In fact, the amount of mandatory sick pay available to workers in the UK for a week of sick leave totals just £35.96 – and nothing at all in Ireland.
Through a combination of low sick pay and ‘waiting days’ – a period at the beginning of sick leave where nothing is paid – the UK and Ireland lag far below the rest of Europe, with the likes of Norway and Luxembourg paying out over £600 for a week of sick leave.
The research – ‘How Sick Leave Varies Across Europe’, curated and mapped by money-saving website vouchercloud – use the average annual wage of every country across the EU to calculate typical sick leave payments. The UK and Ireland, however, operate a basic minimum payment – £88.45 and £71.82 (€84.50) per week – leaving those without a workplace sick pay scheme with a major financial shortfall.
Those low figures, combined with a 3-day waiting period in the UK and a 6-day waiting period in Ireland, mean a week of sick leave provides just 9% of the average weekly wage in the UK, and nothing at all in Ireland.
Even a month of sick leave doesn’t prove any more lucrative, as the UK and Ireland still lag at the bottom of the table. The UK actually pays out just 18%, and Ireland just 12%, of the average monthly wage (£305.71 and £201.11 respectively) – despite both having a typical monthly wage well above the European average.
In fact, even Bulgaria – with an average wage of £3,896 per year, compared to the UK’s £21,552 – still pays out £55.45 for a week of sick leave, almost £20 more than the UK.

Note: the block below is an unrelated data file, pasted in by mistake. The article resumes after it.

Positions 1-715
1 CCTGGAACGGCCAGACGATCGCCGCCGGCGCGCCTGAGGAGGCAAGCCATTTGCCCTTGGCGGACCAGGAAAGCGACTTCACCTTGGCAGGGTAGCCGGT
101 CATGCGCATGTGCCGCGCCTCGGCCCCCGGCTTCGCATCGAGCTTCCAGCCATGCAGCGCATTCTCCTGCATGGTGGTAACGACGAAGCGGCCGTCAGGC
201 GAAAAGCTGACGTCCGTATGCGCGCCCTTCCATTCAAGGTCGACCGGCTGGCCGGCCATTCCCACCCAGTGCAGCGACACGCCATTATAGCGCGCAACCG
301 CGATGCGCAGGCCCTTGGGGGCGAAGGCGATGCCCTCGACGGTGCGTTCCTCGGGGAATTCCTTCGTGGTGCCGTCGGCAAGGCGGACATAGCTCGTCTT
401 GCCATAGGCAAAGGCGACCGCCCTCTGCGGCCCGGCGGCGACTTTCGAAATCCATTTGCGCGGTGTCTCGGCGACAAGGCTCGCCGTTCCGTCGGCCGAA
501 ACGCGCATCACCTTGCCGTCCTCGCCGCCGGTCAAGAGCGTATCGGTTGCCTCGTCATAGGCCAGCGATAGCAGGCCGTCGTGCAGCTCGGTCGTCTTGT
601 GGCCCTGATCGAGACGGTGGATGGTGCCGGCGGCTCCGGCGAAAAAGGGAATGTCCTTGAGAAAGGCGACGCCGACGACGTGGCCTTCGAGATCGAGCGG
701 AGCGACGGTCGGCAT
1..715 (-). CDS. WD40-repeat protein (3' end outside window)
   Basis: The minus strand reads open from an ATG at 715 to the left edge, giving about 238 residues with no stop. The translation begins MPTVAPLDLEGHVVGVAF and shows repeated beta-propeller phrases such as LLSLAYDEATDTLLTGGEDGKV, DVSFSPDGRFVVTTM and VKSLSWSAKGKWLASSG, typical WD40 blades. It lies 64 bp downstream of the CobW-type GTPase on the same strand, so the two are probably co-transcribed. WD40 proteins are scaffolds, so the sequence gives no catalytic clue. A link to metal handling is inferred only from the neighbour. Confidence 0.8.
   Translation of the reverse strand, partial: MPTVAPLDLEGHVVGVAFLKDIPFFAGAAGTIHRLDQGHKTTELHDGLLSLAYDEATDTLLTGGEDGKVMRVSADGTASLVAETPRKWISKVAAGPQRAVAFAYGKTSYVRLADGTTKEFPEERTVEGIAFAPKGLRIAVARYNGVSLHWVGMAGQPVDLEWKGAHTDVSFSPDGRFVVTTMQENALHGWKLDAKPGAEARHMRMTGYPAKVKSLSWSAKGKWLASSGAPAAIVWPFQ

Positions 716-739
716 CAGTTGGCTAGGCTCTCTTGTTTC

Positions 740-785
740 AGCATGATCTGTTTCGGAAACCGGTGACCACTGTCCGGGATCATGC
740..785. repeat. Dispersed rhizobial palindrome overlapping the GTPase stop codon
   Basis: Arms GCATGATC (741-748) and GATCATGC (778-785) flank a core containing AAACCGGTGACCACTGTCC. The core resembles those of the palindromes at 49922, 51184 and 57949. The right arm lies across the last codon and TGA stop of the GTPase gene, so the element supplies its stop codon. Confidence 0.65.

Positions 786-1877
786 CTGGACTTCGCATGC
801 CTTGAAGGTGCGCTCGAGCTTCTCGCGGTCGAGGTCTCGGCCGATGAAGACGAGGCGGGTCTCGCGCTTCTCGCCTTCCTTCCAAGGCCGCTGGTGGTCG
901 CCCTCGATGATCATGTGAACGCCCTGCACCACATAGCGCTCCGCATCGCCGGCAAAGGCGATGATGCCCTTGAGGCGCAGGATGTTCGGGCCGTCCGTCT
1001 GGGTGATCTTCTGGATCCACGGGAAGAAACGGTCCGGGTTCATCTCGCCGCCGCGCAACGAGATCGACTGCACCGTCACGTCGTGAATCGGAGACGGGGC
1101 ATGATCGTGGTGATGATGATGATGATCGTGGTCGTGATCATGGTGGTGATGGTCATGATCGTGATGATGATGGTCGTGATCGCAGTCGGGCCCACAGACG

There are even countries across Europe where the mandatory sick leave payment is 100% of the employees typical wage – Luxembourg, Germany, Austria, Belgium and Norway all pay out an employee’s wage in full for at least a month.
Eastern Europe as a whole is actually far more consistent with large and healthy sick leave payments according to the map – with Western Europe, despite tending to have higher wages and better quality of life in general, lagging behind.
Things are even better on the other side of the world – Australia pays out on 10 sick days per year which accumulate, guaranteeing you at least two working weeks’ worth of sick pay every year and £662 for a week of sick leave.
Chris Johnson, Head of Operations at vouchercloud, commented:
“Despite an increasing number of companies operating independent sick pay schemes, it’s disappointing that the UK is sitting right at the bottom of table for mandatory payments. Despite differences all across Europe in the number of waiting days and whether the government or the employer pays, there’s no excuse for things to be as bad as they are.
“This could leave many hard-working Brits in the lurch should they fall ill; even for a week or two. Sometimes missing just a couple of days can be the difference between a month in the black and a month in the red, after all”.
Despite this shortfall in sick pay, recent research has shown that UK workers actually take more sick-leave than their global counterparts, clocking up over 9 days of unscheduled absence each year.
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